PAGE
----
The objective of this review is to draw people’s attention to the unexpected variation in non-renal drug clearance in patients with end-stage kidney disease (CKD stage V). As listed below, this review describes some cases of increase of bioavailability, decrease of hepatic clearance, and increase of non-renal clearance in patients with end-stage kidney disease:
1. Cases of increase of bioavailability: propranolol and pravastatin
2. Cases of inhibition of hepatic metabolism: losartan and warfarin
3. Cases of inhibition of hepatic uptake: erythromycin, fexofenadine, and digoxin
4. Cases of increase of non-renal clearance: CPT-11
5. Cases of disease-specific drug interaction: interaction between colchicine and clarithromycin, and digoxin and fexofenadine
The abovementioned cases show that we should be careful about not only the decrease in renal function but also the variation in non-renal function, such as increase of bioavailability, decrease of hepatic clearance, and increase of non-renal clearance in patients with end-stage renal failure. In addition, we should be cautious that patients with normal renal function do not suffer from unexpected drug interaction.
Patients undergoing hemodialysis frequently develop a deficiency in water soluble vitamins, because they are restricted to a high potassium diet. In addition, water soluble vitamins are easily removed during hemodialysis, and it has been reported that the consumption of anti-oxidant vitamins by increased oxidative stress could induce a deficiency of certain types of vitamins in these patients. To address this problem, “Nephvitan KD (KD-MV)”, the multi-vitamin chewable tablet supplement for patients undergoing hemodialysis was developed and released for the first time in Japan. The efficacy and the safety of KD-MV were evaluated in the present study.
Eighty three maintenance hemodialysis patients participated in a double blind randomized placebo controlled crossover trial for one year. Crossover was carried out six months after the beginning of the trial. Patients in group A had taken KD-MV for the first six months of the trial, and then took a placebo for the last six months. Conversely, patients in group B were given a placebo for the first six months, and were then given KD-MV for the last six months. The quality of life for the patients with kidney disease were evaluated by means of a questionnaire, measurements of oxidative stress, and various laboratory data were used as a marker for the efficacy of KD-MV. Reports by the medical staff members and patients themselves were used to evaluate the safety of KD-MV. A statistical analysis was carried out for patients with a compliance rate of more than 75% and without a lack of the blood samples, the analysis objects were then 45 patients.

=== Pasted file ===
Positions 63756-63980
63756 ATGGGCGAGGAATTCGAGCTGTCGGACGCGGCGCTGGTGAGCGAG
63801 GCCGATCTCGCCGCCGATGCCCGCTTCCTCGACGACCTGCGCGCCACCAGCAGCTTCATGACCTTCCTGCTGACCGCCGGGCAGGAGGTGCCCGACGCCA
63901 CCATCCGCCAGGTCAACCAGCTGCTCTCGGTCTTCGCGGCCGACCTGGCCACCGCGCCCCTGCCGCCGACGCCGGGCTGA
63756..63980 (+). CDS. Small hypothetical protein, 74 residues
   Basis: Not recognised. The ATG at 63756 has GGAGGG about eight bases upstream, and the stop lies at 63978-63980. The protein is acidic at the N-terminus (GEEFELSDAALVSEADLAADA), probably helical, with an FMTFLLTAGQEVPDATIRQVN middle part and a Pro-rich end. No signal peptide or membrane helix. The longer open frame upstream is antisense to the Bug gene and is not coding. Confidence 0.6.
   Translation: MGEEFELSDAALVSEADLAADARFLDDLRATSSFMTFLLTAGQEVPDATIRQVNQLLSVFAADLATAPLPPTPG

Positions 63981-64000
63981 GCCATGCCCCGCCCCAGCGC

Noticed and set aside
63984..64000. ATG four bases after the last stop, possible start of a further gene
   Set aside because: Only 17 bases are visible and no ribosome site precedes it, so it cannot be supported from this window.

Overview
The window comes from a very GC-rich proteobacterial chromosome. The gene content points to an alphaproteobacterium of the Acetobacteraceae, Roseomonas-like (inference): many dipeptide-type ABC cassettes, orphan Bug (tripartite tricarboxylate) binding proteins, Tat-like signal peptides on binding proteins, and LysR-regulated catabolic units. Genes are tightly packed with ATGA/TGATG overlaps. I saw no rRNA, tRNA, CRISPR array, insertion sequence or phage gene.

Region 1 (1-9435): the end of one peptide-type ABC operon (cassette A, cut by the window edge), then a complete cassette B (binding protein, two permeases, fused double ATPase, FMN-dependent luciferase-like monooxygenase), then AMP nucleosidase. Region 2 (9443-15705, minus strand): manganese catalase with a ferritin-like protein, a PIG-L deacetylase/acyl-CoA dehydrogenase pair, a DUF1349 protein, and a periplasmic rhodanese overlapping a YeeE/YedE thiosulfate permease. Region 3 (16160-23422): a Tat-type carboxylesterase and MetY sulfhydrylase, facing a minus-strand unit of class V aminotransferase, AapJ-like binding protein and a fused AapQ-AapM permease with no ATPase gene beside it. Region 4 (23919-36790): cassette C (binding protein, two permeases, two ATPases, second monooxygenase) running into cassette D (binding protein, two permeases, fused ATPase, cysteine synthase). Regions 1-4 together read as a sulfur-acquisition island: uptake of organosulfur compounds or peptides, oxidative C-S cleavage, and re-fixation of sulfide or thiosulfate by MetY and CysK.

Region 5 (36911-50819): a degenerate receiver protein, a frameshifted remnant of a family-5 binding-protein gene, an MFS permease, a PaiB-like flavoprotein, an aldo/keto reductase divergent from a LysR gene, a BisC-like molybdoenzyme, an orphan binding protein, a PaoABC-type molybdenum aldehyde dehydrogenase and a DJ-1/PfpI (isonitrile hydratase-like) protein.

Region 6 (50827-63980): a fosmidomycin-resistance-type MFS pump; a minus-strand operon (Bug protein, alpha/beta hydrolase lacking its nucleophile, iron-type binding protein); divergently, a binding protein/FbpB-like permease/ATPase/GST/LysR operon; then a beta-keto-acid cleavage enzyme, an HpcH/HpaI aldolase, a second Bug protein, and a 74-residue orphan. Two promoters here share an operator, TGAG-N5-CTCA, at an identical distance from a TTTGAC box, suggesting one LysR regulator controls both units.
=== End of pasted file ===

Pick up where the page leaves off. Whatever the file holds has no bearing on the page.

The results suggested that, based on the tendency for the symptoms and the influences of the daily life, the KDQOL items were as the result of taking KD-MV. It is particularly noteworthy that muscle cramps and numbness were improved. The values for alanine aminotransferase and alanine aminotransferase were significantly increased（⊿AST; 3.4±5.6 IU/L，p<0.001，⊿ALT; 4.2±6.5 IU/L，p<0.001）, but no significant differences were found in other laboratory tests or for the markers of oxidative stress. Indefinite complaints were observed in only three patients, but the relationship between the ingestion of KD-MV and adverse effects were not clarified. Although no change in major laboratory tests and markers of oxidative stress were observed, the quality of life for the hemodialysis patients tended to improve. Therefore, the ingestion of KD-MV may be useful for patients undergoing hemodialysis.
Purpose: To examine the efficacy of dipeptidyl peptidase-4 (DPP-4) inhibitor vildagliptin in diabetic patients on hemodialysis. Subjects: 46 diabetic hemodialysis patients who were treated with vildagliptin for more than 3 months (initial treatment group, 3 patients treated with vildagliptin for the first time; changeover group, 18 patients were changed from drugs prescribed until then to vildagliptin; and supplement group, 25 patients were added vildagliptin to regimens prescribed until then). Methods: The initial dose of vildagliptin was 25 mg, and its maximum dose was 50 mg. The efficacy of vildagliptin was determined by the plasma glucose at the start of hemodialysis (PG) and glycated albumin (GA) levels 3 months after the administration of the drug. Results: The PG and GA levels significantly decreased 3 months after the administration of vildagliptin (from initial to 3 months later: PG, 185 ± 52 to 159 ± 45 mg/dL, p< 0.01; GA, 24.9 ± 5.6 to 22.8 ± 4.3%, p< 0.01; vildagliptin dose, 33.7 ± 12.0 mg). In the initial treatment group, the PG and GA levels decreased from 195 ± 25 to 155 ± 16 mg/dL, and from 22.3 ± 1.8 to 19.7 ± 1.6%, respectively. For the changeover group, the most common treatment before changeover was insulin regimen (11 ± 8 units), and the PG and GA levels did not increase after changeover. In the supplement group (before supplement: mitiglinide for 14 patients, α-glucosidase inhibitor (α-GI) for 2 patients, and mitiglinide + α-GI for 9 patients), the patients showed significant decreases in the PG and GA levels (PG, 200 ± 40 to 160 ± 41 mg/dL, p< ion: Vildagliptin is an effective and safe drug for hemodialysis patients if it is carefully administered at low doses.